Article image
Article image
This article displays in one automatically-generated column. View the full page to see article in its original form.

COLONEL BECOMES COOK.

A story was told by a young Englishman who had returned from Canada, having made in a few short years more money than he would have earned all his life in England. On landing in •the Dominion he trok the first job that was offered him, which happened to be cutting wood to feed the kitchen fire. The cook was also an Englishman, whom the young man was heard to address as "Sir," In reply to a Canadian, who inquired whether it was the custom to address cooks as " Sir,'! the young man replied, " You see, the cook was once a colonel commanding a battalion, and as I had been only a subaltern in the army, it did not occur to me to call him anything else." It must foe realised that the colonial must labour with his hands when occasion arises, arid so far from work being viewed as a, tragedy, as it often is in this country, it is the lack of it that is the tragedy in the Dominions. It is therefore necessary in this, as in many other things, to readjust one's point of view. .Taking these things into consideration, therefore, there is a great deal to be said ■- in favour of the British woman emigrant obtaining her training in the Overseas Dominions, and requests have already been received by the Colonial", Intelligence League from different -parts of the Empire for the establishment of settlements an their midst, and this is one of the chief aims and ideals ■oi the league. . --.''■•

This article text was automatically generated and may include errors. View the full page to see article in its original form.
Permanent link to this item

http://paperspast.natlib.govt.nz/newspapers/AG19140220.2.53.2

Bibliographic details

COLONEL BECOMES COOK., Ashburton Guardian, Volume XXXIII, Issue 8799, 20 February 1914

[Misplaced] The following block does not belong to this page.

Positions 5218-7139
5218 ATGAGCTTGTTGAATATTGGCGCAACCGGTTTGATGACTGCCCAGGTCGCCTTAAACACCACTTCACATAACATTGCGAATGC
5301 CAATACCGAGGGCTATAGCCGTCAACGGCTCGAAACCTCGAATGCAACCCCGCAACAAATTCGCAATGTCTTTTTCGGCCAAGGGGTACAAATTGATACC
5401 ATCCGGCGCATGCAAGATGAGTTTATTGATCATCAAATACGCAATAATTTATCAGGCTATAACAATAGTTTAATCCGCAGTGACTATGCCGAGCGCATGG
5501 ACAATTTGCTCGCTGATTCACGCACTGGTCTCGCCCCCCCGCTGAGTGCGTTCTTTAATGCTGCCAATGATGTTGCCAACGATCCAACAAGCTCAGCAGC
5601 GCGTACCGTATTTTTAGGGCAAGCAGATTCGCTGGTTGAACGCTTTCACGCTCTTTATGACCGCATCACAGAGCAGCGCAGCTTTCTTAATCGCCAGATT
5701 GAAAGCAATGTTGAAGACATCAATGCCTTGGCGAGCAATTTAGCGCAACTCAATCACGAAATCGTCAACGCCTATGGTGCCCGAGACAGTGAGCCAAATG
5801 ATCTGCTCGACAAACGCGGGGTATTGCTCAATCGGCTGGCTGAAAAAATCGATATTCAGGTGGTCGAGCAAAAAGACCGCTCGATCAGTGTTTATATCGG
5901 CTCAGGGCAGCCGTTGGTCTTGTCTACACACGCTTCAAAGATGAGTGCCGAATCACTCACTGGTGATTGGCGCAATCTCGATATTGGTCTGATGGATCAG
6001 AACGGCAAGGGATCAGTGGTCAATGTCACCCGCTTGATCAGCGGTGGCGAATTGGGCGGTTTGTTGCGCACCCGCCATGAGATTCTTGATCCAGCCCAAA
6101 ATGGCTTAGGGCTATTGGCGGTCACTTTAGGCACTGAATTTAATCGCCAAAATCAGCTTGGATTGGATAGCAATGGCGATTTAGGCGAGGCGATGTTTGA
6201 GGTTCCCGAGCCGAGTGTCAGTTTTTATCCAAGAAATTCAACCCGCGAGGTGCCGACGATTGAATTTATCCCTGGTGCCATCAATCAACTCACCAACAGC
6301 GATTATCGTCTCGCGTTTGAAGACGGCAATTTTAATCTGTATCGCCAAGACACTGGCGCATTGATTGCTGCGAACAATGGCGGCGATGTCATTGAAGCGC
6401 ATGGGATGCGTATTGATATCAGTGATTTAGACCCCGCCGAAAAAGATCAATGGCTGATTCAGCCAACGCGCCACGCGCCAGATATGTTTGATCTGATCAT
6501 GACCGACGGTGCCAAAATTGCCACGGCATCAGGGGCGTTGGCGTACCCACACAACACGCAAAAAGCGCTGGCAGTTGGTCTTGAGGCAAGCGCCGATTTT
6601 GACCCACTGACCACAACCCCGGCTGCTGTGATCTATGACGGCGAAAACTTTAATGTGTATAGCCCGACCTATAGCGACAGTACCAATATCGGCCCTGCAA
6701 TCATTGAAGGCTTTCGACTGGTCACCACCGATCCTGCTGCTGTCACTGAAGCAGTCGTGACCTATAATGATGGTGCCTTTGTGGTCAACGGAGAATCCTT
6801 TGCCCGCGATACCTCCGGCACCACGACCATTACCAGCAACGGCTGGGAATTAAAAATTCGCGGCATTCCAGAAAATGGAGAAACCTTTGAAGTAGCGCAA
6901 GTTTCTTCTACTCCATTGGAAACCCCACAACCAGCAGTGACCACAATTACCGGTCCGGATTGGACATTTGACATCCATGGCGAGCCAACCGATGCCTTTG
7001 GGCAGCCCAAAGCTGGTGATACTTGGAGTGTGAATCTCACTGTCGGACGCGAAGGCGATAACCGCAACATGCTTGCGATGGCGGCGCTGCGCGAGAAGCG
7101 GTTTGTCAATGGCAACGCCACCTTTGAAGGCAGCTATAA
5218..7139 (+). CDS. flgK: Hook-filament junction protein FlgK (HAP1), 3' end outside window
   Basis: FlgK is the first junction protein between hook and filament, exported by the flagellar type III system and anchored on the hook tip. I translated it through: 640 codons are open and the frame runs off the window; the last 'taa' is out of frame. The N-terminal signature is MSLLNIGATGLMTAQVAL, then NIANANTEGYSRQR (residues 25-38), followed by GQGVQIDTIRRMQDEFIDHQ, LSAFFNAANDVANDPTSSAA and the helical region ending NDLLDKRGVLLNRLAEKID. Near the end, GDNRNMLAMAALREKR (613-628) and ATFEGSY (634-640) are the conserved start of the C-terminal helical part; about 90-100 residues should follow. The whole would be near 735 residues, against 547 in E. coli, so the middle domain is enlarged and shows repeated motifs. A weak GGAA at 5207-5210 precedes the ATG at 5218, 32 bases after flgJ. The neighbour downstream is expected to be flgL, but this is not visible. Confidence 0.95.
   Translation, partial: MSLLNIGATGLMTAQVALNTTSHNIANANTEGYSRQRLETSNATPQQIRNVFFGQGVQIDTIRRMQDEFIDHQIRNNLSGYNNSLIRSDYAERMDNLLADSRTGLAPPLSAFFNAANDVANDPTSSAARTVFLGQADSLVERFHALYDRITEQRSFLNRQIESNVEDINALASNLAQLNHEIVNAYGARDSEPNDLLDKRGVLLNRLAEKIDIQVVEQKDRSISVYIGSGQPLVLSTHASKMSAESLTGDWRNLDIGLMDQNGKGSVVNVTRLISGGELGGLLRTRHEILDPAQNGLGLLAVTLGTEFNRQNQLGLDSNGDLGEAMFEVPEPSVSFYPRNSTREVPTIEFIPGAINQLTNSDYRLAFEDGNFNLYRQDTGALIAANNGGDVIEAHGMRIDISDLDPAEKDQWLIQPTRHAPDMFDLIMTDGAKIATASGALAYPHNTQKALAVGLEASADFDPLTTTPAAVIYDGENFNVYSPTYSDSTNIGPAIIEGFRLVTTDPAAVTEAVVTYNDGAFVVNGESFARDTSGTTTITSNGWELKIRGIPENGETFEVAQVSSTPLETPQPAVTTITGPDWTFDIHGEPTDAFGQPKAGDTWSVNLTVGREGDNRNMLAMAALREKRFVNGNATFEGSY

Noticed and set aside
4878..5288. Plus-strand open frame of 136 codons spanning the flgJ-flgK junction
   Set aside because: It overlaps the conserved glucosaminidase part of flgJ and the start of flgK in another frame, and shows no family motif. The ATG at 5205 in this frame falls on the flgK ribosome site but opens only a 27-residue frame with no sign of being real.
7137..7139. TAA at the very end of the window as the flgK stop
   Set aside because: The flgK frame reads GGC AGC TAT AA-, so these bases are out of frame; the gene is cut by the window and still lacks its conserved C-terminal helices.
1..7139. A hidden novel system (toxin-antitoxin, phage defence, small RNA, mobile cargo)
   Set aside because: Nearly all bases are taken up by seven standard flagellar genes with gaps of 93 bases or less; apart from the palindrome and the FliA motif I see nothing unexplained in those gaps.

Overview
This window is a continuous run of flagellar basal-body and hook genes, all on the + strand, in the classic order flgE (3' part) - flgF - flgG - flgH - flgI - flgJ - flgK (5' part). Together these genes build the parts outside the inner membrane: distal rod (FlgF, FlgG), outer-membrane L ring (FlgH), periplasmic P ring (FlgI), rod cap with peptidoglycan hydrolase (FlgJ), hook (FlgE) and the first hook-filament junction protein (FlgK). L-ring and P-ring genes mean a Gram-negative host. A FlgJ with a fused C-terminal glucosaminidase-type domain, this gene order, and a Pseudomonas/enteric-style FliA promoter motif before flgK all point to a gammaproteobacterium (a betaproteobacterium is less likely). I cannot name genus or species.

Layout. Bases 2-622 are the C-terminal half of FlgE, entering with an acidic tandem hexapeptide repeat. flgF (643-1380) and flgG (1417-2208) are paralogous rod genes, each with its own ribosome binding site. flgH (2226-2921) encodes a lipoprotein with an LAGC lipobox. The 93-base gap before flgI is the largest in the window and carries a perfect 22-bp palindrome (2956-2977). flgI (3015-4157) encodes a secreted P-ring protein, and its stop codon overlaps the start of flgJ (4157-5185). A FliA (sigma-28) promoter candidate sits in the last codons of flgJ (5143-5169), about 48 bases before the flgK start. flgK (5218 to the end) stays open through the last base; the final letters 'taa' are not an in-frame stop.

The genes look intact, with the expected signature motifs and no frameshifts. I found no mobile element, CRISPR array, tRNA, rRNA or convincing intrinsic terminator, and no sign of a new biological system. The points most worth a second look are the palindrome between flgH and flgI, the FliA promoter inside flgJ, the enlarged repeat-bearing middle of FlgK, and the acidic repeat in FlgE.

Word Count
258

COLONEL BECOMES COOK. Ashburton Guardian, Volume XXXIII, Issue 8799, 20 February 1914

  1. New formats

    Papers Past now contains more than just newspapers. Use these links to navigate to other kinds of materials.

  2. Hierarchy

    These links will always show you how deep you are in the collection. Click them to get a broader view of the items you're currently viewing.

  3. Search

    Enter names, places, or other keywords that you're curious about here. We'll look for them in the fulltext of millions of articles.

  4. Search

    Browsed to an interesting page? Click here to search within the item you're currently viewing, or start a new search.

  5. Search facets

    Use these buttons to limit your searches to particular dates, titles, and more.

  6. View selection

    Switch between images of the original document and text transcriptions and outlines you can cut and paste.

  7. Tools

    Print, save, zoom in and more.

  8. Explore

    If you'd rather just browse through documents, click here to find titles and issues from particular dates and geographic regions.

  9. Need more help?

    The "Help" link will show you different tips for each page on the site, so click here often as you explore the site.

Working